Anxious as he was to meet the man about whom he had heard and read so much during the past weeks, and to place him under arrest, Cardenas forced himself to be patient. It had been a hectic, if not particularly long, travel day. He needed food and a good night’s sleep. Tomorrow he would execute the warrant cached on his spinner. Patience, he knew from long experience, had saved more cops’ lives than any amount of firepower.

High-speed delivery vehicles and mass-capacity tourist barges shot or sailed past as the pilot of the second water taxi he had employed in as many days greeted him at the cab slip behind the hotel. A quick glance showed that the one other taxi driver in attendance was paying no attention to the traveler or to his more fortunate competitor. Instead, she had her face buried in a reader. Faint strains of masalsa drifted out over the water.

Neither hydrofoil nor hovercraft, the little boat was an engaging antique, as was its operator.

“Good morning, siryore. Where can I take you?” The slim, deeply tanned pilot cast a speculative glance skyward. “Nice day for the beach. Or would you prefer See-tacea Park? I understand that there’s a migrating pod of pilot whales in attendance.”

Using the available hand rail, Cardenas stepped carefully down into the boat. “No thanks. I’m here on business.” He nodded astern. “Just around the corner, thanks.”

Muttering disappointment under his breath at the picayune fare, the driver nevertheless hopped down and took a seat behind his console. It being a fine morning, he had retracted the craft’s acrylic dome. With a soft belch of air and stir of wake, the boat backed out of the slip, paused, and then moved out into the narrow waterway.

Traffic was noticeably busier on the far side of the industrial zone, facing the intracoastal waterway and the subsidiary port of Laguna Vista some fifteen kirns across the bay, than it had been in the tourist belt. Large passenger ‘foils plying the busy Gulf coast route roared northward in the direction of Port Aransas, Corpus Christi, and Galveston, southward to La Pesca and Tampico. Huge cushionbarges filled with agricultural and chemical products plied the center of the waterway. Pleasure craft and local transport hugged the inner and outer shorelines, struggling to avoid the chop kicked up by the larger commercial craft. The waterway was not crowded, Cardenas reflected, but it was active, like an afternoon in Agua Pri, when the day staff was in the middle of their shift.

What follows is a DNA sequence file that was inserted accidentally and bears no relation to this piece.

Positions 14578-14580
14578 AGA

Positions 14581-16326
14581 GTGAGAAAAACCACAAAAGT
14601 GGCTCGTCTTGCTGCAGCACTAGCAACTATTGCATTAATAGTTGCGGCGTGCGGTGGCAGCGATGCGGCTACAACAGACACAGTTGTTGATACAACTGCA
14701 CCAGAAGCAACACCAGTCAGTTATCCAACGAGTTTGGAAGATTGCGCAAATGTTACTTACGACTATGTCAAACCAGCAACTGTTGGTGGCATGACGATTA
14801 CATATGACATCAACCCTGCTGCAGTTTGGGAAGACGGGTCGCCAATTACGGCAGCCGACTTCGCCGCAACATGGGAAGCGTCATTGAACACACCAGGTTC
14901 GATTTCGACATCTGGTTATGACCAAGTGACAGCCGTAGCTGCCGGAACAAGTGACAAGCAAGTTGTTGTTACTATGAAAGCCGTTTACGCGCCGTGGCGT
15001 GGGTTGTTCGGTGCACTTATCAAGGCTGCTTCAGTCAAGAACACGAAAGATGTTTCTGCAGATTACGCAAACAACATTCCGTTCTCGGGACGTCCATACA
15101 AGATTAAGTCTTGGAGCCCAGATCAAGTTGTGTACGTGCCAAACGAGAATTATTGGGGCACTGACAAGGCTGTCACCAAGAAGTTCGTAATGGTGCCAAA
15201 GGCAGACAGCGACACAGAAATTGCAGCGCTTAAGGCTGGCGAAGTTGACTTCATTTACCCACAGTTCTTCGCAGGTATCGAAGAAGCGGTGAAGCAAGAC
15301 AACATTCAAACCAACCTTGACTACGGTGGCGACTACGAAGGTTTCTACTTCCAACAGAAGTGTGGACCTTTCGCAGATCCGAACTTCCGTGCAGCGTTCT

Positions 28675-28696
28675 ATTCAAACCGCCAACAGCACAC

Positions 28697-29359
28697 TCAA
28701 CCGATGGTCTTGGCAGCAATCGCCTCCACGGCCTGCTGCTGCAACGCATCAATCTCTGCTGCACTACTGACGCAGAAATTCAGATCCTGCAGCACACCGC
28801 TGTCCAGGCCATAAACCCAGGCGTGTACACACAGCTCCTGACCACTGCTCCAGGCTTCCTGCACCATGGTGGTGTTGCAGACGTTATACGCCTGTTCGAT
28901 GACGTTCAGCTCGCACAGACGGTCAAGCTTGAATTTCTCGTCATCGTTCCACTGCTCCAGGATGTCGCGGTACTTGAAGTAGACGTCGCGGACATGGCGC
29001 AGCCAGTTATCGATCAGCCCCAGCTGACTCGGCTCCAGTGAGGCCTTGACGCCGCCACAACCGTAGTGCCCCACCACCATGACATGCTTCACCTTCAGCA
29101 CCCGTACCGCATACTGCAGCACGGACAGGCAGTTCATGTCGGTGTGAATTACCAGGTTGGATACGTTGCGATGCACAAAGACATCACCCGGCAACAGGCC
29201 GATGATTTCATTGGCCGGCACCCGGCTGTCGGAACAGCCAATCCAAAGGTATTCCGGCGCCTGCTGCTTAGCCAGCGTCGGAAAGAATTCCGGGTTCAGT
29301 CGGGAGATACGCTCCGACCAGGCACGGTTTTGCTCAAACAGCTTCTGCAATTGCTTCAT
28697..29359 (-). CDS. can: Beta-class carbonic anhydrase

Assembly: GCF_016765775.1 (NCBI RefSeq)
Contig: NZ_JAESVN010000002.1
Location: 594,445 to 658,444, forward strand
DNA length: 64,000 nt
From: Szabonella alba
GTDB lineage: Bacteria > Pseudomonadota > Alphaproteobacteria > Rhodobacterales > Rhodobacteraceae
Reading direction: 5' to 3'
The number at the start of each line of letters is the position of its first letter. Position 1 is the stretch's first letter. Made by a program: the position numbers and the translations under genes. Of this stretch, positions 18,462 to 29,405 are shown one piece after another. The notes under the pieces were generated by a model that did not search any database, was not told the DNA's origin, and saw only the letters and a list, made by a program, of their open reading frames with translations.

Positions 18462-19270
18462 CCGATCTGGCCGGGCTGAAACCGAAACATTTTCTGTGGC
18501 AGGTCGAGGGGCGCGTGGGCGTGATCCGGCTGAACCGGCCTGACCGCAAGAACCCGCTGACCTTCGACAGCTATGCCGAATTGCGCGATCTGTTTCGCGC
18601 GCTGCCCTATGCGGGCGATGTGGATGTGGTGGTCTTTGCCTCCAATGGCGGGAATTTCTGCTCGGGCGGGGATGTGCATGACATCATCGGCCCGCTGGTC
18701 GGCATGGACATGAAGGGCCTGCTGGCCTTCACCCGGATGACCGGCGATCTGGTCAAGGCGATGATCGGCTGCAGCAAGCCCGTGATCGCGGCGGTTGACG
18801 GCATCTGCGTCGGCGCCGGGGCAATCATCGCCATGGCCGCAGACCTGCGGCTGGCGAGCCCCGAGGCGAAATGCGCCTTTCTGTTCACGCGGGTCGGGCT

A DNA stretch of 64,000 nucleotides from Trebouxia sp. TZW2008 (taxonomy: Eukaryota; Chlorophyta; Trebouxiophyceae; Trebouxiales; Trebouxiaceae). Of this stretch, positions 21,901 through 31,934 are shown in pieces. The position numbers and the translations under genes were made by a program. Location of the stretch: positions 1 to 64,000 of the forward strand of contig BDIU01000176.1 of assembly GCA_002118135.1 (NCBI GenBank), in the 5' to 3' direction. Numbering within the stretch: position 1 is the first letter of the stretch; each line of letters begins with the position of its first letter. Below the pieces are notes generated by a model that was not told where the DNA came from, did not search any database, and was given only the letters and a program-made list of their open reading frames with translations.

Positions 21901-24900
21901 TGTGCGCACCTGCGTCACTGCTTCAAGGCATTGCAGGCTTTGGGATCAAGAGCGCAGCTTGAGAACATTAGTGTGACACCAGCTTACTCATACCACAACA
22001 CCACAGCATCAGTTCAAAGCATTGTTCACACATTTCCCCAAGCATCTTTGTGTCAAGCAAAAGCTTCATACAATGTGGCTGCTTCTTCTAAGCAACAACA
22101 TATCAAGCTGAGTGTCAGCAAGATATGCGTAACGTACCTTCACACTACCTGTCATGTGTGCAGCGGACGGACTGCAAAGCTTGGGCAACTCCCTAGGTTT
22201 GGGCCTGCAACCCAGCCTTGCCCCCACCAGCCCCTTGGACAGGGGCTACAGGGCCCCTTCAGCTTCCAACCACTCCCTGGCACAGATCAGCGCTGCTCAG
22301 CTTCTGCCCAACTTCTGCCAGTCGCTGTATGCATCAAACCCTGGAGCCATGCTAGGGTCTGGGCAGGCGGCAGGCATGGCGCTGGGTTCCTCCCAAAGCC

Night and fog would have formed a more atmospheric backdrop for his incursion. Instead, the South Texas day was bright and harsh, a sallow white haze smeared across the otherwise deep sapphire sky like dietetic mayonnaise on blue corn bread.

As they neared the address he had given the pilot of the little boat, Cardenas checked his gear one more time. This was not Nogales or Naco. He was here undercover. Fearful of possible leaks, neither he nor his department had even informed the Masmata’ or Port Isabel authorities of his arrival. A cry for help shouted into his vorec would not bring a chopter-borne tactical team on the run. He was on his own.

It was not the first time, and he rather liked it that way.

That did nothing to suppress the iron butterflies who were presently whacking away at his gut. Outwardly, he looked like a traveling businessman preparing to pay a visit to a fellow entrepreneur. Certainly the operator of the water taxi sensed nothing amiss. Dropping off his fare at an unprepossessing passenger landing, he ran Cardenas s card for the amount of the fare and tip, and departed grumbling, in the manner of cab drivers everywhere.

Alone on the floating landing, the Inspector turned his attention to the buildings that rose behind him. Too massive to sit on floats, they rested on hurricane pylons driven deep into the bottom of the waterway, the footings themselves cast in a complex system of interwoven reinforced concrete and nonferrous cables. Beyond emblazoned logos and physical addresses, there was little to differentiate one undistinguished commercial edifice from another.

His own objective certainly looked innocent enough: a modest jumble of interconnected prefab metal buildings that taken either individually or together were in no way remarkable. The eggshell-white dome that crowned the tallest structure was designed to protect the sensitive antennas within from the ravages of coastal weather, but by itself was hardly enough to arouse suspicion. Every other commercial development on the waterway brandished similar instrument blisters. A number flaunted several, like ivory warts on the hides of slumbering tortoises.

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Categories: Alan Dean Foster